Former British Prime Minister Tony Blair was funded by a wealthy Arab state while serving as Middle East peace envoy, leaked emails seen by the Sunday Telegraph reveal.
Blair’s official role in the Quartet, a group comprising the US, EU, Russia, and the United Nations (UN) seeking to find a peaceful solution to the conflict between Israel and the Palestinians, was funded by the United Arab Emirates (UAE).
Blair, however, also received millions in consultancy fees by the very same Arab state and the sovereign wealth fund of its capital, Abu Dhabi, raising questions over whether the New Labour founder had a conflict of interest.
A spokeswoman for Blair dismissed the claims, insisting he “never used his Quartet role to pursue business interests” and “did no commercial work connected with the Israeli/Palestinian issue.”
Blair took on the peace envoy role shortly after leaving office in June 2007. He was tasked with helping to develop the Palestinian economy and improve governance, but allegations suggest he was too close to the Israelis.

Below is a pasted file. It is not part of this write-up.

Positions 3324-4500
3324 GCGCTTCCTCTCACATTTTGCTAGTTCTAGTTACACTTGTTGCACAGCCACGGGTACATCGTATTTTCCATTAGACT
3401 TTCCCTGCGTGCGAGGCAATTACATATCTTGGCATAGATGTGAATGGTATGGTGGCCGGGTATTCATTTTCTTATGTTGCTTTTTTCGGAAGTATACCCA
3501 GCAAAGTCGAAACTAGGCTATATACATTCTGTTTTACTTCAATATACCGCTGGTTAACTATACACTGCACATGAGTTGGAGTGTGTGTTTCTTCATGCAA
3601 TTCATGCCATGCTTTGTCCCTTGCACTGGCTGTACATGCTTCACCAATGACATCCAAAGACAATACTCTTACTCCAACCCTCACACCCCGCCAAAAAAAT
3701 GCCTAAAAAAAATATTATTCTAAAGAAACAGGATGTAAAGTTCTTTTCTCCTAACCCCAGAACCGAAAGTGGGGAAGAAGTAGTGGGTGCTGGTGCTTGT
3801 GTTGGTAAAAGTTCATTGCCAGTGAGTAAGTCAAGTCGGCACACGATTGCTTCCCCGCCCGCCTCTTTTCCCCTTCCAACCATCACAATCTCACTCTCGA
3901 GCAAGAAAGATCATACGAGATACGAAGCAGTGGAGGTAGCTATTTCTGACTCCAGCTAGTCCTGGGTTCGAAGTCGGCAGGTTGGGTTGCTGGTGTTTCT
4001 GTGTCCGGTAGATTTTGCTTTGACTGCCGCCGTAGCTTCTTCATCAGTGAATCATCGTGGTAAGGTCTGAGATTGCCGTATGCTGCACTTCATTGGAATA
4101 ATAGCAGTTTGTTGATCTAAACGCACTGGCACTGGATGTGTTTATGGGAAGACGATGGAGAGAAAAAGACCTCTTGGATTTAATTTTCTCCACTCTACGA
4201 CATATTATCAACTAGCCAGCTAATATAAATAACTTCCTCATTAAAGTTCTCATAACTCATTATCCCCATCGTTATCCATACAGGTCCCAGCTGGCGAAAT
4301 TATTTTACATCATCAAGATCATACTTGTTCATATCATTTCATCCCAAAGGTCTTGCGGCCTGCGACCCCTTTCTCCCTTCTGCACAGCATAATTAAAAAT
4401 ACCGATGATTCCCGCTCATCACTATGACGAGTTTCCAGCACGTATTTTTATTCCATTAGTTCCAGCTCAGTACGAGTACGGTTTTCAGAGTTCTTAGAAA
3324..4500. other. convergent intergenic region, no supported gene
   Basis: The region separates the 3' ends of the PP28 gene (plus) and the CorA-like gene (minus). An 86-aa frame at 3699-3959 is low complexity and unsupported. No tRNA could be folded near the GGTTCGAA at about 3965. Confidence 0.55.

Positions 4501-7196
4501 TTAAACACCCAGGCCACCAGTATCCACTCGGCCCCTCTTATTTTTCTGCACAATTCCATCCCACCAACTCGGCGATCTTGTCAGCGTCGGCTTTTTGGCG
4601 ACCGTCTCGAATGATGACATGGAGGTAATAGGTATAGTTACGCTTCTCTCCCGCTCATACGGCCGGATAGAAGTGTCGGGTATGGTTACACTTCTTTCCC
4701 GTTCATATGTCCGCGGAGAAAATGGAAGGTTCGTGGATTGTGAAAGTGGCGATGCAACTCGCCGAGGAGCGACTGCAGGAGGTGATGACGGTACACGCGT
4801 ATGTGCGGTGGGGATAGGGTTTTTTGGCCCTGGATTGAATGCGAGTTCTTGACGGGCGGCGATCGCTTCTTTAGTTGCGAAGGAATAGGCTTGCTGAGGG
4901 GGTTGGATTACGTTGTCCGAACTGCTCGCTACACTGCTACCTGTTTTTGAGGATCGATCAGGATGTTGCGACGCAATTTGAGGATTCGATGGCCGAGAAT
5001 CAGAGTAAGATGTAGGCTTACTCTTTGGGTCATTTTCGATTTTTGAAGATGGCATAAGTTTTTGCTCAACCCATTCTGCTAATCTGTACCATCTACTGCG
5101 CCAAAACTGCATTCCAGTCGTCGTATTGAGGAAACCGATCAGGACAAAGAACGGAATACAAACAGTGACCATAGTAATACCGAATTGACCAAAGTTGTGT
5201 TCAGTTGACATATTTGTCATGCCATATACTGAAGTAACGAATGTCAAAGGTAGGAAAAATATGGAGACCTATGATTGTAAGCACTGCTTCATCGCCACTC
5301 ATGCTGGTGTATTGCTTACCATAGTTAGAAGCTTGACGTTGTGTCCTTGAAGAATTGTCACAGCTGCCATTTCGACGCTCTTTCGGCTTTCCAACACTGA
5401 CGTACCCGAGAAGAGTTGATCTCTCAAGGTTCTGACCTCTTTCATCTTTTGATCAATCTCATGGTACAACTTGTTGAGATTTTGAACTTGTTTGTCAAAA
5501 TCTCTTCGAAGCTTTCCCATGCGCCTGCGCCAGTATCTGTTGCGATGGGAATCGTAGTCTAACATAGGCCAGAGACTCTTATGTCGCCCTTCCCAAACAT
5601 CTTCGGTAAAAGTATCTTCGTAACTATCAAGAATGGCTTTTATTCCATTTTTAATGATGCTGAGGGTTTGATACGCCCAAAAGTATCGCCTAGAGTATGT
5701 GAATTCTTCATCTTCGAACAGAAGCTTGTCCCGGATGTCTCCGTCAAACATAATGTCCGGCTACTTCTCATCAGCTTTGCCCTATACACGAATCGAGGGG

He resigned in 2015 after eight years in service.
“You [the Palestinians] cannot seriously build an economy under occupation but he never once rattled the cage and dared to speak out,” Chris Doyle of the Council for Arab-British Understanding said at the time of Blair’s resignation.
“He was all too comfortable with a status quo that was unsustainable,” he told the Guardian.
Doyle added that Blair had failed in his duty as a peace envoy because of the extensive business interests he had in the region.
“The vital thing is that the new envoy is given a much meatier mandate because the major issue is still impasse between Israel and the Palestinians.
“Blair suffered from a perceived conflict of interests with his considerable array of business contacts, with governments and organisations and companies in the Middle East.
“That also limited his time and availability for this critical issue. This is a full-time not a part-time role.”